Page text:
gut flora







  • We have around 500 species of bacteria that live in our gastrointestinal (GI) tract, that is 3 metres long, and make up the “gut flora”
  • In the average adult the bacteria weigh about 1kg
  • We have 10 times more bacteria in the body than human cells

Like everything in life it is all about balance. We need the right balance of good and bad bacteria in our GI tract for good health.

These good bacteria are often referred to as friendly bacteria, intestinal flora, gut flora or probiotics, and mostly have names beginning with ‘Lactobacillus’ or ‘Bifidobacteria’. You probably already know that these are found in yoghurts as the food companies tend to highlight this in their marketing campaigns, but they are also found in a number of other foods which I have listed below.

Where do these trillions of bacteria come from?
Up until birth, we receive pre-digested foods from our mothers and are born with a sterile digestive tract. The trip down the birth canal initiates us into the world of microbes that thrive everywhere. Babies are exposed to bacteria in breast milk and formula and when sucking on nipples, fingers and toes. Within a week of birth, bifidobacteria and other strains of good bacteria are established in bottle fed babies. Breast-fed infants have increased numbers of lactobacillus and bifidobacteria strains.

bacteriaWhy do we need friendly/good bacteria?
These friendly bacteria have lots and lots of different functions. I have listed their main benefits below, but there are many more. We’re still learning with new research coming out every year on their health benefits.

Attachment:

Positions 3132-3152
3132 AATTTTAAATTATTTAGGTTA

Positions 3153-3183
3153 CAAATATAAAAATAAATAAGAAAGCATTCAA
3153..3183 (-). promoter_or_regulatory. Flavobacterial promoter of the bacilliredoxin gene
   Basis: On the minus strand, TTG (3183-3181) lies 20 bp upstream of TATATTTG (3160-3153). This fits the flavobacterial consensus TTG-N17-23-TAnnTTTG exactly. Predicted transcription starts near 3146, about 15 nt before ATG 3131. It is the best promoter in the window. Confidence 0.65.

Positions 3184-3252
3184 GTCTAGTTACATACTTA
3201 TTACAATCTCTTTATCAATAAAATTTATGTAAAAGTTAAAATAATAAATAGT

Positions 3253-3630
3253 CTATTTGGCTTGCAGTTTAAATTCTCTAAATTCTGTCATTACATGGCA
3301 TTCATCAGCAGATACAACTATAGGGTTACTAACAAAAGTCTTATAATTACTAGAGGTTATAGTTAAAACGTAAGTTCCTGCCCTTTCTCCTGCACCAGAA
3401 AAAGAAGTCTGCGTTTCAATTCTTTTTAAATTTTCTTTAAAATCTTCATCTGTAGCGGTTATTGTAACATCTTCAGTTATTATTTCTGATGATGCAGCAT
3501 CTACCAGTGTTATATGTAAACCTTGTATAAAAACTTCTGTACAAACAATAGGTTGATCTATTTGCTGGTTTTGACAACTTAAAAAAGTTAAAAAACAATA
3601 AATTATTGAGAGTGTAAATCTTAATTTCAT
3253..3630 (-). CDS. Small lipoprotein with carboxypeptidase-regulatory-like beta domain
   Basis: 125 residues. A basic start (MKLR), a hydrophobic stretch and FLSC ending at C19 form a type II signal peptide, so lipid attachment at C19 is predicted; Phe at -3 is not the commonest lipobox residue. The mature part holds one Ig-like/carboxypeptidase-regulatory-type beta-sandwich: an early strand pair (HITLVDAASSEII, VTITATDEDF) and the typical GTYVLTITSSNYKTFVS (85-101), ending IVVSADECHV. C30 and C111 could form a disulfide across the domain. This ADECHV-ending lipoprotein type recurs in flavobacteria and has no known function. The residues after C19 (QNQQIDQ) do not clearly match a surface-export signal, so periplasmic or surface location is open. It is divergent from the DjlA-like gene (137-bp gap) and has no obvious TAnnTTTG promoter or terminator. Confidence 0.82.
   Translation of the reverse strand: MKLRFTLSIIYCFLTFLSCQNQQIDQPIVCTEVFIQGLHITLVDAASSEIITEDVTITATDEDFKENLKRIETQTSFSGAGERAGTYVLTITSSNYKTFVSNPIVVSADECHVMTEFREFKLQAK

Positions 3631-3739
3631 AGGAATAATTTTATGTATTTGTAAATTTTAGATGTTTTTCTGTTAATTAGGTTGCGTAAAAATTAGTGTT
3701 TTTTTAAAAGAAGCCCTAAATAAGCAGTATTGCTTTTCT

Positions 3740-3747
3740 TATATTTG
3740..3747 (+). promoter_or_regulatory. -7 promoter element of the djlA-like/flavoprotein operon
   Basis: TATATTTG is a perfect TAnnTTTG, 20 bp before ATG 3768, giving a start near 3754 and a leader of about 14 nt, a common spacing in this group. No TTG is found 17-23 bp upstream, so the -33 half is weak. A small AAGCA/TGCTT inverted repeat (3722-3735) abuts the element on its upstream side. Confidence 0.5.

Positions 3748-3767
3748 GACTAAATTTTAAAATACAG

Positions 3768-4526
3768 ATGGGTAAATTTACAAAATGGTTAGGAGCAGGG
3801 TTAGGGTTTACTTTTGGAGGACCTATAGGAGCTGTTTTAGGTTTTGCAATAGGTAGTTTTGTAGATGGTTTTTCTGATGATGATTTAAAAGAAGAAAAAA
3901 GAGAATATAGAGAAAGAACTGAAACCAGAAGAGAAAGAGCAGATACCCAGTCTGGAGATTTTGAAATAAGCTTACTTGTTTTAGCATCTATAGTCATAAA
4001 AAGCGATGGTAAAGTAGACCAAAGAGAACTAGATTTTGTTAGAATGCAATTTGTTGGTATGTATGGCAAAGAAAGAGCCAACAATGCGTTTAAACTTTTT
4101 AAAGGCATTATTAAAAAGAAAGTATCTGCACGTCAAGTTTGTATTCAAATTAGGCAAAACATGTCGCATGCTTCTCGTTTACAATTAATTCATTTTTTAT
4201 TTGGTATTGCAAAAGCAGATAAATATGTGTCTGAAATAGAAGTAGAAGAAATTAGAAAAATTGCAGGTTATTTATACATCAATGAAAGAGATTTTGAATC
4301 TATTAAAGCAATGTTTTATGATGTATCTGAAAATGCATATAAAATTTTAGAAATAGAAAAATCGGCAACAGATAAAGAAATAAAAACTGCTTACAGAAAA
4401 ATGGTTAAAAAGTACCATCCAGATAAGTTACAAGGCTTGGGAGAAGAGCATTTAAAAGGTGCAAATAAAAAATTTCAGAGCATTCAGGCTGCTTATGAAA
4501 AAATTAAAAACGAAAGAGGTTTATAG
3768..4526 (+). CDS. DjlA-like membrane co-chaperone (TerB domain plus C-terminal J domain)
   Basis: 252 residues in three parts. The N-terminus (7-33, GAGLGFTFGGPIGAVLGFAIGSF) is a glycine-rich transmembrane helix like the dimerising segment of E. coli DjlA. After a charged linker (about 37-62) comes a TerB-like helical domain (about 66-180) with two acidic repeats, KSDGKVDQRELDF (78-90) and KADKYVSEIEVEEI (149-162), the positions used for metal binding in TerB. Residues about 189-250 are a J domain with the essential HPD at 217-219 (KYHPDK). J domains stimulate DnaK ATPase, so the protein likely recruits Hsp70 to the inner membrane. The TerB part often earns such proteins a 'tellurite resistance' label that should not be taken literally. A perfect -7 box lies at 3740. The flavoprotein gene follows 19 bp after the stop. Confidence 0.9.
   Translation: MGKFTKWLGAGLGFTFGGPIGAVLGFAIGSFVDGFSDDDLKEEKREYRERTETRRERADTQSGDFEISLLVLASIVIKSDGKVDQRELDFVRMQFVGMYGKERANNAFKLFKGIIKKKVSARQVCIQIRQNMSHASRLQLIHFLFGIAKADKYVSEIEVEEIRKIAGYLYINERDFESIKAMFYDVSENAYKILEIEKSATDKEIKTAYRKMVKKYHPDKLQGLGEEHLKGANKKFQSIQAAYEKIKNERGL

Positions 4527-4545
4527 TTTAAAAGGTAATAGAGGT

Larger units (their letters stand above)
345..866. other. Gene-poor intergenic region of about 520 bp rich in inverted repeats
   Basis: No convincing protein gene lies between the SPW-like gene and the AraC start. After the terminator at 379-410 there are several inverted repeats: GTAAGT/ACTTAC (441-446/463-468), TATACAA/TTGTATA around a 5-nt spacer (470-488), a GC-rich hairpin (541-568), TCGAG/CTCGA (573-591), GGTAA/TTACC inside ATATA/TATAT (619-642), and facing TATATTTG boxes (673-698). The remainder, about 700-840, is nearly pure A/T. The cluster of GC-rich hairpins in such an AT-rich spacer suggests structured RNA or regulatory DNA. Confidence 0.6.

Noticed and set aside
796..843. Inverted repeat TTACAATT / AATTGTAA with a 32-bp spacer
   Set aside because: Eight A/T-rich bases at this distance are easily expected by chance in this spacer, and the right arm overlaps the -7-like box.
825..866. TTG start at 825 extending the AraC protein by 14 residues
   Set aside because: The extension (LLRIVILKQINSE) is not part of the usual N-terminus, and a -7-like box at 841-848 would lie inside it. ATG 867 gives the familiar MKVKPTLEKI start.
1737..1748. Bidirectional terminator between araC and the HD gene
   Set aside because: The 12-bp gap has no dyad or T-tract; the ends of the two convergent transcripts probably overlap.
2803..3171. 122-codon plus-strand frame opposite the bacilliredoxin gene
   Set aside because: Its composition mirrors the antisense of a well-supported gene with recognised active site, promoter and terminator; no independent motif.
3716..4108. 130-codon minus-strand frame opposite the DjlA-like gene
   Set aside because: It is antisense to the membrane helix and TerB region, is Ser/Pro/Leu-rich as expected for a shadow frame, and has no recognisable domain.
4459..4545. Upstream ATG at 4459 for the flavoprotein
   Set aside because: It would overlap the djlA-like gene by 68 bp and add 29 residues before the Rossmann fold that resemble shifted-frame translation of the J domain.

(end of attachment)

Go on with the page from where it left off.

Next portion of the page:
They help to

  • Produce B vitamins (energy)
  • Produce Vitamin K (blood clotting, bone health)
  • Strengthen our immune system to help fight infection
  • Lactobacillus acidophilus and bifidobacteria increase the absorption of minerals that need acid for absorption, such as calcium, copper, iron, magnesium, and manganese.
  • Digest lactose and dairy products
  • Regulate peristalsis (helps to move food down our GI tract) and bowel movements
  • Prevent vaginal and urinary tract infections
  • Prevent production and absorption of toxins produced by disease-causing bacteria, which reduces the toxic load of the liver.

Why do they become imbalanced?
The bad bacteria in your body will start to outweigh the good bacteria if you have a history of one or more of the following: